About a dozen people gathered at the Pine Island Library Wednesday night to hear a presentation about the Calusa legacy.
Coordinator of Programs and Services for the Randell Research Center Cindy Bear, who is a fifth generation Florida native, provided a slide-show presentation for those who were in attendance about the Calusa people and their ancestors. She told the crowd she did not start hearing about the Calusa people until she was in college, which sparked many questions.
Bear said evidence shows that nearly 6,000 years ago a fishing culture existed in Florida, but an estimate of how many people lived in the area is hard to calculate due to burial procedures and records. She said although they do not know how many people Ponce de Leon made contact with when the explorer visited, they know there were many cultures in Florida at the time.
Artist’s depiction of Calusa daily life at Pineland.
One of those cultures stemmed from the Calusa people who made Southwest Florida their domain. Bear said Calusa means "fierce people," who were brave and skillful.
The richness of the estuary, she said, was the primary key to their prosperity.
"The Calusa lived along the shoreline and then lived among the mounds 1,000 years ago in very large structures," Bear said.
The canoe was their sophisticated way of travel.
Bear said the Calusa people created the Pine Island canal, which was 30 feet wide and 8-12 feet deep, and circled around the mounds and included a lake. She said a system and structure had to have been in place.
She told the crowd that In 1513 Ponce de Leon had his first encounter with the Calusa people and left the area when certain difficulties arose from the Calusa people. Bear said in 1521 Ponce de Leon came back and encountered the Calusa people again while having the same difficulties.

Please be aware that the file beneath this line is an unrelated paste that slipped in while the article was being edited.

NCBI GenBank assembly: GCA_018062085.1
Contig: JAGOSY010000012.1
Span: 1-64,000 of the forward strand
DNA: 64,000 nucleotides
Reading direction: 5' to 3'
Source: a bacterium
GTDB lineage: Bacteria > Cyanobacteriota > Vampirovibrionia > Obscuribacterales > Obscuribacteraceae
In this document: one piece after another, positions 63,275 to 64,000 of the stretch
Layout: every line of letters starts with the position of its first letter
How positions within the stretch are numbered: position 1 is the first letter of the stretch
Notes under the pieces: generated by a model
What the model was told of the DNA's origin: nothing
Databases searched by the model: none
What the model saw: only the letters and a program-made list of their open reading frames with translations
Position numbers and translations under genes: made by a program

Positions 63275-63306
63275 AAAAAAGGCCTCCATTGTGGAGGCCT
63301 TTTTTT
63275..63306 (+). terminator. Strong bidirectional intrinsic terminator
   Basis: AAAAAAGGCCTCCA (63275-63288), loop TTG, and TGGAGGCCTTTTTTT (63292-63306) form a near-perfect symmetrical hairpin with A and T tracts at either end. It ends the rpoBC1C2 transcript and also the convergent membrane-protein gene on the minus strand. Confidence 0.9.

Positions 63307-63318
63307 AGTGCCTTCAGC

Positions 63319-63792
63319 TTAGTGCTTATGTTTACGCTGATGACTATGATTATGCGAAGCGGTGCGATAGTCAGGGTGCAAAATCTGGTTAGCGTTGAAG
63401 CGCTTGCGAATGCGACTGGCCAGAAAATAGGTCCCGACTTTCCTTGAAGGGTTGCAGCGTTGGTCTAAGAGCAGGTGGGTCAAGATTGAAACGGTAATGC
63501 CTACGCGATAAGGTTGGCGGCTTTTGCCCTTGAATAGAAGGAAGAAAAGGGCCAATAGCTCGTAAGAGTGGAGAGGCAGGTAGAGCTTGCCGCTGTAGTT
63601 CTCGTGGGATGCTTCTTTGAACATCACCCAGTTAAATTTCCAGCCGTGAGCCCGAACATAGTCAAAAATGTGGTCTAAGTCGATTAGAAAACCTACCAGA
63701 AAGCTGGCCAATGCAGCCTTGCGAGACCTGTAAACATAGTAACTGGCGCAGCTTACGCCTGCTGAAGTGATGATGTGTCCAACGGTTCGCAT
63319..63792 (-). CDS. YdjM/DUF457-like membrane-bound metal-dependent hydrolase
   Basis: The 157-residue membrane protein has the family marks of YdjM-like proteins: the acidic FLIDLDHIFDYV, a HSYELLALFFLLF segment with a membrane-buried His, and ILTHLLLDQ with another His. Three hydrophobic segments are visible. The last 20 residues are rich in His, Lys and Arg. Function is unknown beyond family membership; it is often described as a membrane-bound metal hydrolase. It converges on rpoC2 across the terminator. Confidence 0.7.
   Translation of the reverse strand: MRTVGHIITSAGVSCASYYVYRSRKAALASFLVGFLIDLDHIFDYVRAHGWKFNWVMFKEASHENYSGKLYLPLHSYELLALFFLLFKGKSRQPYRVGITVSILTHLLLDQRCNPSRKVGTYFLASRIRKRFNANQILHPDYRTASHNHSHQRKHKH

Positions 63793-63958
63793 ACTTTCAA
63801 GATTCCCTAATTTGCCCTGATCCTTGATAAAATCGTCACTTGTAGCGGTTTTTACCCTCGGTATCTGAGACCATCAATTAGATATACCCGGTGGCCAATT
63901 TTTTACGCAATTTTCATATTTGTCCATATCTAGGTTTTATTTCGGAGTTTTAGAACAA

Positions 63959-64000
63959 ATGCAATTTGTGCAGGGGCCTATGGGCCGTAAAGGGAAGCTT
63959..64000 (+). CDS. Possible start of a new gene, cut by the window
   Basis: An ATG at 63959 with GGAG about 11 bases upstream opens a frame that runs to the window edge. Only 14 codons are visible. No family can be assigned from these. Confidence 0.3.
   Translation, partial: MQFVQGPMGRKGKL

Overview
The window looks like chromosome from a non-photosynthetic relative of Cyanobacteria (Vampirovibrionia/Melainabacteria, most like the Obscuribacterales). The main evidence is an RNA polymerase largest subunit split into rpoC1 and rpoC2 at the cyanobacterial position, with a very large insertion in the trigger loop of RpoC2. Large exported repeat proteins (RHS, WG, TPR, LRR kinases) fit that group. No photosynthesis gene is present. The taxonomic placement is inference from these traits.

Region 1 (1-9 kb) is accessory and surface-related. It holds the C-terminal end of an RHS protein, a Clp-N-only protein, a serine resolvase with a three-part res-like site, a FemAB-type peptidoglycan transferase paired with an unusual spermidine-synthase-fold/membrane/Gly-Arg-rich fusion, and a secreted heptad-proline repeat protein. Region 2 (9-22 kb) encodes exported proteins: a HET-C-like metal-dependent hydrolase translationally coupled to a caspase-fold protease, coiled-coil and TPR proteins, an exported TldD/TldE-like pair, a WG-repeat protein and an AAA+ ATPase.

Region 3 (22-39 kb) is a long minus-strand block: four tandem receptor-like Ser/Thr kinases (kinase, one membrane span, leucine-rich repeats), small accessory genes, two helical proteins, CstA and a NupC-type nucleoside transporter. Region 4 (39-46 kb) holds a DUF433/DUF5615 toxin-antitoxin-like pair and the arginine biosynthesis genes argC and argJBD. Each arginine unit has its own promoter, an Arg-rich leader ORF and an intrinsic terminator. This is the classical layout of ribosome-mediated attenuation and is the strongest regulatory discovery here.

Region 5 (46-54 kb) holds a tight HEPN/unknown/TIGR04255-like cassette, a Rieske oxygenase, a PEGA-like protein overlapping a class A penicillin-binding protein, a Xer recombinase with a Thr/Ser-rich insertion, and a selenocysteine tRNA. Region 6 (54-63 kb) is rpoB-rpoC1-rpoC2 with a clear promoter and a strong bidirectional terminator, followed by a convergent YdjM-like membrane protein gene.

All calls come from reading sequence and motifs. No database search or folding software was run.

Her slide show also touched upon Escalante Fontanda, a captive of the Calusa people for 17 years. Other Native people captured the young man in 1549 at the age of 13 on the east coast before he was sent to the Calusa people. Fontanda was going to Spain on a boat when Bear said apparently a hurricane or other major storm caused the boat to crash.
When he eventually returned to Spain, Bear said there was pressure from the king for him to write a memoir of the years he was held captive. She said they were able to piece together many things of the Calusa people from the memoir, which may hold some biases, along with historic documents that has no bias at all.
Bear also spoke about the methods archaeologists and historians use to uncover new information about the Calusa people.
"You can look at changes overtime in a cross section," she explained.
The oldest material, Bear said, is often found on the bottom. She said that environmental conditions also tell a story as well due to the size of fish bones found.
Pineland, Bear said, went through lots of climate changes that depicted what time of the year the Calusa people caught certain fish.
In addition to fishing, Bear said the Calusa people also created small home gardens that had such items as chili peppers, squash and papaya. She said it is hard to imagine that they had papayas to choose from, but the conditions back when helped them thrive.
In 1710, Bear said, there were still people at Pineland practicing as Calusa. By the mid 1700s they had been enslaved, killed or driven out from their lands and waters.
"Any Calusa descendants are living in Cuba," she said.
The hour and 25 minute presentation was followed by questions from the crowd.
Bear told the audience that she has had a remarkable two years at the Randell Research Center.
"I have realized we are just scratching the surface," she said, in terms of understanding and finding out more information about the Calusa people. "The profound thing is how much we have learned."
She recommended books to the crowd regarding the Calusa people, which included "The Calusa and their legacy: South Florida people and their environments," "Florida's first people: 12,000 years of human history," "Missions to the Calusa" and "Florida's lost tribes."